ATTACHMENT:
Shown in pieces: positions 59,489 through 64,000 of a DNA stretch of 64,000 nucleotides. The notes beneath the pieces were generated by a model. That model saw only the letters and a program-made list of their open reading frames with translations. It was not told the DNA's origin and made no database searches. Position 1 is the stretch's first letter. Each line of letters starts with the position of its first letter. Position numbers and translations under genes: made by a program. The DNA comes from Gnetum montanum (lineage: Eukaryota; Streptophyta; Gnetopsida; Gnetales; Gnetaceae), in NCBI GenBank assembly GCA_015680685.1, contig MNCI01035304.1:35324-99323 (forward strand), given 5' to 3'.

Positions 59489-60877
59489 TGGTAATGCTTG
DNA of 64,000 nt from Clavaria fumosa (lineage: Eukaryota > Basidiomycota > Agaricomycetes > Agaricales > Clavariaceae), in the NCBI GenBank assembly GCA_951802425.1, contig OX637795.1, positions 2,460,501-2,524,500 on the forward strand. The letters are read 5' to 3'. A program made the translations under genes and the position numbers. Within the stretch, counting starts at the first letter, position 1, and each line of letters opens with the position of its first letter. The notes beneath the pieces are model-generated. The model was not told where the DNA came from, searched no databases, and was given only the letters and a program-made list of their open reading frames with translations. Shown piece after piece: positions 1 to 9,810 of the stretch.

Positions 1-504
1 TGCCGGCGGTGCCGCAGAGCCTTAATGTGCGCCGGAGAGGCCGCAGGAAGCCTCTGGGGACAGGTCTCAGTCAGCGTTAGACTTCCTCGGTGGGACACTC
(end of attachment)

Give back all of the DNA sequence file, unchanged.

Shown in pieces: positions 59,489 through 64,000 of a DNA stretch of 64,000 nucleotides. The notes beneath the pieces were generated by a model. That model saw only the letters and a program-made list of their open reading frames with translations. It was not told the DNA's origin and made no database searches. Position 1 is the stretch's first letter. Each line of letters starts with the position of its first letter. Position numbers and translations under genes: made by a program. The DNA comes from Gnetum montanum (lineage: Eukaryota; Streptophyta; Gnetopsida; Gnetales; Gnetaceae), in NCBI GenBank assembly GCA_015680685.1, contig MNCI01035304.1:35324-99323 (forward strand), given 5' to 3'.

Positions 59489-60877
59489 TGGTAATGCTTG
DNA of 64,000 nt from Clavaria fumosa (lineage: Eukaryota > Basidiomycota > Agaricomycetes > Agaricales > Clavariaceae), in the NCBI GenBank assembly GCA_951802425.1, contig OX637795.1, positions 2,460,501-2,524,500 on the forward strand. The letters are read 5' to 3'. A program made the translations under genes and the position numbers. Within the stretch, counting starts at the first letter, position 1, and each line of letters opens with the position of its first letter. The notes beneath the pieces are model-generated. The model was not told where the DNA came from, searched no databases, and was given only the letters and a program-made list of their open reading frames with translations. Shown piece after piece: positions 1 to 9,810 of the stretch.

Positions 1-504
1 TGCCGGCGGTGCCGCAGAGCCTTAATGTGCGCCGGAGAGGCCGCAGGAAGCCTCTGGGGACAGGTCTCAGTCAGCGTTAGACTTCCTCGGTGGGACACTC